If Harry Kane had been wondering where the goals had gone, and whether they would ever return, he would surely not have dreamt of an afternoon this rewarding, or this easy. Kane scored his second, third and fourth Spurs goals of the season, punishing Bournemouth’s desperate defending with a ruthlessness born of frustration.
This has been a difficult season for Kane, asked to shoulder Spurs’ striking burden almost entirely by himself. By yesterday morning he had scored just once for his club in this campaign, and that a slightly skewed effort against Manchester City. He limbered up here with his right knee heavily strapped, just three days after looking blunt in defeat against Anderlecht in the Europa League.
Tottenham, like Kane, arrived at Bournemouth in a bit of a rut, having not won since they gleefully overran City one month ago. They left, with five goals and three points, having found Bournemouth more hospitable than they could ever have imagined. Spurs conceded in the first minute but from then on looked like scoring with almost every attack, harrying and rushing Bournemouth into error after error.
There is a lot to admire about Bournemouth and even here, on their worst day of the season so far, they attacked with courage and enterprise. But they lost the game within 20 first-half minutes, gifting three dismal goals to a Tottenham side who might have been vulnerable at 1-0 down. It was a performance reminiscent of Ian Holloway’s Blackpool, who were relegated with many admirers but an embarrassment of goals against in 2010-11. Bournemouth have now conceded 10 in their last two games, Eddie Howe admitting afterwards the side have lost their balance and rhythm.
Mauricio Pochettino was “very happy” with the win, and insisted that his side take credit for the mistakes they forced Bournemouth to make. “We put Artur Boruc and Bournemouth under pressure, pressing them high,” Pochettino explained. “We knew before that Bournemouth are very dynamic, so we tried to push them from the beginning and put pressure on them. That was the key to dominating the game, and creating the chances we created.”
Howe, though, said that his players had to own the mistakes that they made. “They were self-inflicted, that’s evident,” he said. “There won’t be fingers pointed, we take collective responsibility. But there is a need going forward that we can’t keep giving goals away.”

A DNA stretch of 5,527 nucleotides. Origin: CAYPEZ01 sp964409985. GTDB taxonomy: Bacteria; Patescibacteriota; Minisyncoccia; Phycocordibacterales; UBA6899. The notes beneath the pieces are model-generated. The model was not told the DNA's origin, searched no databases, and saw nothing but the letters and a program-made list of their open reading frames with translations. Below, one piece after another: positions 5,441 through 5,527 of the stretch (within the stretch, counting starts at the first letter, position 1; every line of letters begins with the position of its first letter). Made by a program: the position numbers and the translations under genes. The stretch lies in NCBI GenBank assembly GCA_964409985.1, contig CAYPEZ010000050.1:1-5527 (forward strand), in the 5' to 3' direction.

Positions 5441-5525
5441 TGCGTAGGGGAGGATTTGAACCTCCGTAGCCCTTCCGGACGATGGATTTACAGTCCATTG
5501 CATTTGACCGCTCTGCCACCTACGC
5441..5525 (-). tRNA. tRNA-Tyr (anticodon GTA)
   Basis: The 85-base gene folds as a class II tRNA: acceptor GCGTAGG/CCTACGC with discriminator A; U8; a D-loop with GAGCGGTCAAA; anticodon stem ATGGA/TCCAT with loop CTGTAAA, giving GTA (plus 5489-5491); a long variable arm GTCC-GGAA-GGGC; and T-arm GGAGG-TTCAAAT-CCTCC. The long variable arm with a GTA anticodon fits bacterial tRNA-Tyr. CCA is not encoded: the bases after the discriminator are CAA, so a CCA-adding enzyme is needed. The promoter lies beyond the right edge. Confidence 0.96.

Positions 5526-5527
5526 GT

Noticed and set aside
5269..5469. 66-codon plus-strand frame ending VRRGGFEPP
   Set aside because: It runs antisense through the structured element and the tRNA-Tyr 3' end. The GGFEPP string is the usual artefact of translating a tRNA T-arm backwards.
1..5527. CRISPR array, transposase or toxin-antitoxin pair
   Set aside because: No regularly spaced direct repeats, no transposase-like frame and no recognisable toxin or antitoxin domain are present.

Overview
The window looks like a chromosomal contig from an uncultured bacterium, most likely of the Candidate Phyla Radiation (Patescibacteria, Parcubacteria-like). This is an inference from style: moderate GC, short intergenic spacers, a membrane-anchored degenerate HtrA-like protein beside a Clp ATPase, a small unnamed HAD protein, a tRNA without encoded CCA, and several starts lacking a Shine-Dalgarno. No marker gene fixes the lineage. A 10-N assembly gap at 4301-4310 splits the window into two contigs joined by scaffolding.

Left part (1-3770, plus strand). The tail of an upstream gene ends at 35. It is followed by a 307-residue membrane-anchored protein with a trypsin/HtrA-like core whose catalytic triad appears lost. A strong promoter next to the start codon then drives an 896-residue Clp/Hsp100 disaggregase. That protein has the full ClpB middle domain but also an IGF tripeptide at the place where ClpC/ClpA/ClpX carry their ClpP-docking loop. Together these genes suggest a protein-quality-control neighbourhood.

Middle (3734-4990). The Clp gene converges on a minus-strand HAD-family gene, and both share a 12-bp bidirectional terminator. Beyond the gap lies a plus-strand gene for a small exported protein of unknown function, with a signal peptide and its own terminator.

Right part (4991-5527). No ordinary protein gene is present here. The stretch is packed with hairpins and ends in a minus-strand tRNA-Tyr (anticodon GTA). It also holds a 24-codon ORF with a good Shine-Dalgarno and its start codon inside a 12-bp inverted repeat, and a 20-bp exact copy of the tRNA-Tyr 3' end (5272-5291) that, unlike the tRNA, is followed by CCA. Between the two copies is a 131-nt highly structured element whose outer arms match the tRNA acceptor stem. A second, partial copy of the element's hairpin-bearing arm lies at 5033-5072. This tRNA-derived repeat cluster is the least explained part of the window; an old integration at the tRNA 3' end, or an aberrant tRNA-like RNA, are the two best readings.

That is precisely what Bournemouth did, once Matt Ritchie had smacked them ahead at the far post just 49 seconds into the contest. From that point on it was all Spurs, their high-intensity game masterfully run by Christian Eriksen.
The little Dane made the equaliser, playing a delightful reverse pass inside Steve Cook, which Kane ran on to. Boruc came out and tripped up Kane, who converted the penalty to get his very rewarding afternoon under way.
The next goal, eight minutes later, was worse from a home perspective. Danny Rose hammered a 35-yard shot from a free-kick, which hit Simon Francis on the shoulder just inside the box. Mousa Dembélé reacted quicker than anyone else, reaching the ball, bursting away from Glenn Murray, and slotting it into the bottom corner before a single Bournemouth player seemed to realise what had happened.
The third goal was the nadir. Kane darted down to the by-line and pulled back a cross, which took a slight deflection off Francis. Still, Boruc should have caught it, but he did not, and Erik Lamela scored the easiest goal of his season.
Bournemouth needed to start the second half well but Spurs were in control. Eriksen made the goal which killed the game, curling a cross from deep round the back of Sylvain Distin and into the path of Kane, who met it on the slide.
In terms of the three points, that was that. But with Kane on top of his game, and Boruc at the bottom of his, there was still one goal left, to sum up the whole day. Toby Alderweireld met Eriksen’s corner, Boruc meekly spilt the save and Kane stabbed it in.
When, in the final minutes, Boruc dropped another header, and, in trying to rescue the ball, upended Kane, only embarrassment can have stopped Roger East from awarding Spurs a second penalty. When the stadium public address system accidentally switched on soon after, and one Spurs fan was heard describing the game as “men against boys”, it was difficult to disagree.
Howe defended Boruc, praising his “mental strength” to recover from this difficult afternoon. Pochettino recognised that, for Kane, overcoming the difficult moments was what made this success even sweeter.
“I never had any doubts about him, but it was very important hat-trick,” Pochettino said of the striker on whom all of Spurs’ hopes still rest. “It’s important for him to learn from that period. It happens in football. He will become a much better player after such a tough period.”
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